Unfortunately, adverse weather really is on its way from the southwest. We’re leaving well ahead of it, yet it’s a reminder not to dawdle. The sunshine we’ve been enjoying is an aberration, and our weather window is going to slam shut in 24 hours or less.
Tulis asks for a low approach to the Sitka seaplane base before we depart so he can record it on the action cameras he’s mounted to the Caravan wing, tail, and windshield, and I’m happy to oblige. The airplane is only moderately loaded, and the cool, still morning makes it nimble as we approach the harbor from the east. We lower the flaps, cross over a bridge, and drop down to a few feet above the water. I’m tempted to touch down but instead add power, climb, and point the airplane toward Glacier Bay, our next waypoint.
Even though we’re only flying 1,000 feet above the water, a 20-knot tailwind speeds our progress toward Yakutat, a coastal town that will be our final fuel stop before Anchorage. Along the way, the scale and variety of Alaskan terrain dazzles. Fjords reminiscent of Norway; alpine peaks and braided rivers like New Zealand; ocean water with colors that rival the blues of the Bahamas; and massive glaciers sliding down to the sea like Greenland.
I grew up surfing in Southern California and am tempted to rent a board and a wetsuit and surf in Yakutat just for the pure novelty of it. But the Icy Waves surf shop there is closed, and our pathway ahead to Anchorage is still wide open.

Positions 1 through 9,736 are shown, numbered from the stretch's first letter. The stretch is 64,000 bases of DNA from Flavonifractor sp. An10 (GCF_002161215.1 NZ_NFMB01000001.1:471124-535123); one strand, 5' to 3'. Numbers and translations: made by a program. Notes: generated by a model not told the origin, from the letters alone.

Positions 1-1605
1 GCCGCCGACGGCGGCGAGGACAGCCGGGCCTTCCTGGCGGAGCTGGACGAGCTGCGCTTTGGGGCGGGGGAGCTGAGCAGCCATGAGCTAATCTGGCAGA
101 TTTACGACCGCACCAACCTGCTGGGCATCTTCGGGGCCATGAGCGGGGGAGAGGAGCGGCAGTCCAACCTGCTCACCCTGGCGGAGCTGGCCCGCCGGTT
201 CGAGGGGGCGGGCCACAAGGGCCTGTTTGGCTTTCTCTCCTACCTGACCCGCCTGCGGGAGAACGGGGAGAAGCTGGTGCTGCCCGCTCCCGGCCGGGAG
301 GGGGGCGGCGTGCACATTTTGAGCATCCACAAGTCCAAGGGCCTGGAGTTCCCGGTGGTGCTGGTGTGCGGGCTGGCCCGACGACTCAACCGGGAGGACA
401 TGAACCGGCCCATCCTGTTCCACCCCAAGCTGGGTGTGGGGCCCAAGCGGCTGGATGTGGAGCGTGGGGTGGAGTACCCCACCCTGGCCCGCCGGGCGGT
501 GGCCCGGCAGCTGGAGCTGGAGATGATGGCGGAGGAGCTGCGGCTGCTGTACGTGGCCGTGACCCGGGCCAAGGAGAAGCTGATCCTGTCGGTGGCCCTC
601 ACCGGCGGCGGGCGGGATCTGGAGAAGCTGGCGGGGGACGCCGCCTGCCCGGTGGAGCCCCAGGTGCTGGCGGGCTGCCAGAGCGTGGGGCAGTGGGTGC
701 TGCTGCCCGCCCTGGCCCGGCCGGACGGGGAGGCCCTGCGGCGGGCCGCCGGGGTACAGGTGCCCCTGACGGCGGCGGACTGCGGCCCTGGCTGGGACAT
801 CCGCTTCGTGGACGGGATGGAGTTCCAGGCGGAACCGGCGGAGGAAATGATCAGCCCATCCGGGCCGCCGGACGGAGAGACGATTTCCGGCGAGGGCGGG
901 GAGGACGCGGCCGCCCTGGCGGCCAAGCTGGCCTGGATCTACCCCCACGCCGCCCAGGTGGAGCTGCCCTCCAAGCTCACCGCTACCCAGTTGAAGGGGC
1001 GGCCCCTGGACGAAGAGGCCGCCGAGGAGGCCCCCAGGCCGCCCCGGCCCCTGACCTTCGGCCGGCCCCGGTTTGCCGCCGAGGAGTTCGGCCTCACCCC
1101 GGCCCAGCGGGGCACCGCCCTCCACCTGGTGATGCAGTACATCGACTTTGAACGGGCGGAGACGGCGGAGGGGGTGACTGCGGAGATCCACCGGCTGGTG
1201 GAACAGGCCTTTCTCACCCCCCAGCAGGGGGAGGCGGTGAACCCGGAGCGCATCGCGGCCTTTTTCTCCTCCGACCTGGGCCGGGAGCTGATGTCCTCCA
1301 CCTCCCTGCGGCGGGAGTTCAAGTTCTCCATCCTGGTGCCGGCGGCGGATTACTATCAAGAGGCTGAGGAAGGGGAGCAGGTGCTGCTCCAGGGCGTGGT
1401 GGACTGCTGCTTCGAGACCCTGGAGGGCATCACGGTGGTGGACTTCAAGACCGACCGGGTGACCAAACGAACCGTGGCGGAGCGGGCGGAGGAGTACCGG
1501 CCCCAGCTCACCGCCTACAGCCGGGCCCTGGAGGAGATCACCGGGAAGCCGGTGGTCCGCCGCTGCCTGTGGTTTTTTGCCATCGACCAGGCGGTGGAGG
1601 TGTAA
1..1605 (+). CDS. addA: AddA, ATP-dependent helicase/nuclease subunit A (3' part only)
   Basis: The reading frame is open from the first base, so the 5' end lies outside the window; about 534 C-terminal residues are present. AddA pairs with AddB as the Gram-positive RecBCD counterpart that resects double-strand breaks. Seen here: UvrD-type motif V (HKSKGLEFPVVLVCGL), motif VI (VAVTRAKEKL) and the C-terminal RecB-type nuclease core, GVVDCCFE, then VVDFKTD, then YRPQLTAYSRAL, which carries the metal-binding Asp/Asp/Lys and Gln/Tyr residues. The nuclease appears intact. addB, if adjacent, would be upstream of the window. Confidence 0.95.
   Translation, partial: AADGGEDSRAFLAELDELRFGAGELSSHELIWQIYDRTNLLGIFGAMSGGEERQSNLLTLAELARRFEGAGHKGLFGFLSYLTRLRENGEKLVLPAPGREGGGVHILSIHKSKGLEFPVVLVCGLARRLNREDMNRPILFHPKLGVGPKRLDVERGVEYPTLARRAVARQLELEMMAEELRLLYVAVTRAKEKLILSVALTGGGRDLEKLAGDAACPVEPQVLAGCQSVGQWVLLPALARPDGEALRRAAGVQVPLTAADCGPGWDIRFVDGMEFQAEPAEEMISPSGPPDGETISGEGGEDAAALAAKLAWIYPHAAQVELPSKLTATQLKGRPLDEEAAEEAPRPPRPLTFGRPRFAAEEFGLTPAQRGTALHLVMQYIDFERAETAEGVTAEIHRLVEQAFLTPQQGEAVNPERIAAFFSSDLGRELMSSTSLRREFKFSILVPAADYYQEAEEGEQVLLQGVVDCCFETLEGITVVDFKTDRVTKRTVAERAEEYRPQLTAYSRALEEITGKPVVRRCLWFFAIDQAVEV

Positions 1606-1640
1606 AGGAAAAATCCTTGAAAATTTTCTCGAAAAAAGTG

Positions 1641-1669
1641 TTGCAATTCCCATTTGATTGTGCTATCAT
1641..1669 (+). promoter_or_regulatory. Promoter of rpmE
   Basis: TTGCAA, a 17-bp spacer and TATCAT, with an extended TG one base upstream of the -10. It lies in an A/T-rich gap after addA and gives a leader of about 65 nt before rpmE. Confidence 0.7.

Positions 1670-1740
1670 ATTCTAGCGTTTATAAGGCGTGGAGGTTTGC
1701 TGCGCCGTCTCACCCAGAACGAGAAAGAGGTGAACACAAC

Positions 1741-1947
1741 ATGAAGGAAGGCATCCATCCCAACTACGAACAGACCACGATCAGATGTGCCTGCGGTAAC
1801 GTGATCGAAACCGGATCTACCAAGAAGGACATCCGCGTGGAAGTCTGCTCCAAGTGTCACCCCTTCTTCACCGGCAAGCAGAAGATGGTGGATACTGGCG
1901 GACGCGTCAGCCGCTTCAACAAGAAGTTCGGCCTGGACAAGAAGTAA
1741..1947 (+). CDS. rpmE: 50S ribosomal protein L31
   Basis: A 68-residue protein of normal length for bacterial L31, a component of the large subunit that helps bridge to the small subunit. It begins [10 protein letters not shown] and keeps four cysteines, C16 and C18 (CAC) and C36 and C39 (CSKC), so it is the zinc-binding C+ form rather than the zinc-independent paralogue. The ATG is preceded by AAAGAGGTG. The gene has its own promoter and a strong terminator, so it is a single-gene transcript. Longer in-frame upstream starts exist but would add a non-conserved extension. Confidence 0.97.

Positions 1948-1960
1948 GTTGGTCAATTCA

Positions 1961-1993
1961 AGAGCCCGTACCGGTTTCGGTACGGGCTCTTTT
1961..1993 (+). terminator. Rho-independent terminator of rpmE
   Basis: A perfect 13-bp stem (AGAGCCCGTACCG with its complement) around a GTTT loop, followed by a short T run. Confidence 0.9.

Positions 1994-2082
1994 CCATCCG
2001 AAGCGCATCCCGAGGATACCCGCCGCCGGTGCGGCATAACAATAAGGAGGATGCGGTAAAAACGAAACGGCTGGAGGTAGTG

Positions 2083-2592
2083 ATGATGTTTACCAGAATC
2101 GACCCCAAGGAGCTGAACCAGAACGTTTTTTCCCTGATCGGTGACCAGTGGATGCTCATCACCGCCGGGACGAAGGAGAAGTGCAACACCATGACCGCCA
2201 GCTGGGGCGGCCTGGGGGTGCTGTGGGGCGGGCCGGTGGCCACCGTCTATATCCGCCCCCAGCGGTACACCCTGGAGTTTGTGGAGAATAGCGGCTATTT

About 75 miles from Anchorage, I climb to 6,500 feet to top the mountain pass leading to the Turnagain Arm waterway and Alaska’s largest city. The place is an aviation marvel with an international airport, U.S. Air Force base, general aviation airport, and the world’s busiest seaplane base all within a few miles of each other.
I check in with an Anchorage approach controller who vectors us to a visual approach to Runway 7 Left at Ted Stevens Anchorage International Airport. There we follow a long line of cargo Boeing 747s and make our way to the south side of the airfield. This is the end of our ferry flight. Our journey from Minneapolis has taken 19.5 flying hours, covered about 2,500 nautical miles, and included four stops in Alaska (Ketchikan, Sitka, Yakutat, and Anchorage). The journey could have been done slightly more efficiently via one of the more direct inland routes—and it could have been done a lot faster on wheels instead of draggy amphibious floats that slow the Caravan from roughly Bonanza speed (about 170 KTAS) to Cessna 182 Skylane pace (about 135 KTAS).
Having floats was a blessing, however, because they enabled us to fly safely at low level over a remote coastal route we probably wouldn’t have followed otherwise. The floats also provided peace of mind knowing we could touch down at any seaplane base, boat dock, or cove along the way for weather, mechanical, or other reasons. To me, the floats were as good or better than having a second engine, or an airframe parachute.
Once the final day of the trip began at Sitka, I felt no more of the preflight jitters from my previous close call. The Caravan flight from Sitka to Anchorage was an IMAX movie that feels unreal in the moment, and even more so later.
Pilots are beyond fortunate to see the world from an aerial perspective. And for that, few places on Earth can match coastal Alaska.
Click images to enlarge and view captions.